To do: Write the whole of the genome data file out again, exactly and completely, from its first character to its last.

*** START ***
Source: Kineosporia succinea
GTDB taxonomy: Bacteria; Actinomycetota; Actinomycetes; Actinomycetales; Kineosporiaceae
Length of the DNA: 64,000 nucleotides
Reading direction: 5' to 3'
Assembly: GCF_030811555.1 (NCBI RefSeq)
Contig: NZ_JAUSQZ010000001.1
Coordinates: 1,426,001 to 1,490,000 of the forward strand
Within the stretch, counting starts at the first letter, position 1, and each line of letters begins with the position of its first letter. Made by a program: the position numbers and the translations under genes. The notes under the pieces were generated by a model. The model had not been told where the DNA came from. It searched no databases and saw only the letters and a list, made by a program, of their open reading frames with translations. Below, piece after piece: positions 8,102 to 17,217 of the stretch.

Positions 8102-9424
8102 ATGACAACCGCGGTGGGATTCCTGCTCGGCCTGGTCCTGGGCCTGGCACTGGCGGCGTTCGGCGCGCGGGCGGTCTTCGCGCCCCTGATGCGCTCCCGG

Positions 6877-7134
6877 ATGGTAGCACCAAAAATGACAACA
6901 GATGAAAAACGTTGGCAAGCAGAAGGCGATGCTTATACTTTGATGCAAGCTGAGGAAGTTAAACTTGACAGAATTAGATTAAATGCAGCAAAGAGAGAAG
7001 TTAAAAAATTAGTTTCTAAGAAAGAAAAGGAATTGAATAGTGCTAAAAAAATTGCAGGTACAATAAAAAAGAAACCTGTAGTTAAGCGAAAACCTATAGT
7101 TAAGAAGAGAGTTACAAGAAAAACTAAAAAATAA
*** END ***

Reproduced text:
Source: Kineosporia succinea
GTDB taxonomy: Bacteria; Actinomycetota; Actinomycetes; Actinomycetales; Kineosporiaceae
Length of the DNA: 64,000 nucleotides
Reading direction: 5' to 3'
Assembly: GCF_030811555.1 (NCBI RefSeq)
Contig: NZ_JAUSQZ010000001.1
Coordinates: 1,426,001 to 1,490,000 of the forward strand
Within the stretch, counting starts at the first letter, position 1, and each line of letters begins with the position of its first letter. Made by a program: the position numbers and the translations under genes. The notes under the pieces were generated by a model. The model had not been told where the DNA came from. It searched no databases and saw only the letters and a list, made by a program, of their open reading frames with translations. Below, piece after piece: positions 8,102 to 17,217 of the stretch.

Positions 8102-9424
8102 ATGACAACCGCGGTGGGATTCCTGCTCGGCCTGGTCCTGGGCCTGGCACTGGCGGCGTTCGGCGCGCGGGCGGTCTTCGCGCCCCTGATGCGCTCCCGG

Positions 6877-7134
6877 ATGGTAGCACCAAAAATGACAACA
6901 GATGAAAAACGTTGGCAAGCAGAAGGCGATGCTTATACTTTGATGCAAGCTGAGGAAGTTAAACTTGACAGAATTAGATTAAATGCAGCAAAGAGAGAAG
7001 TTAAAAAATTAGTTTCTAAGAAAGAAAAGGAATTGAATAGTGCTAAAAAAATTGCAGGTACAATAAAAAAGAAACCTGTAGTTAAGCGAAAACCTATAGT
7101 TAAGAAGAGAGTTACAAGAAAAACTAAAAAATAA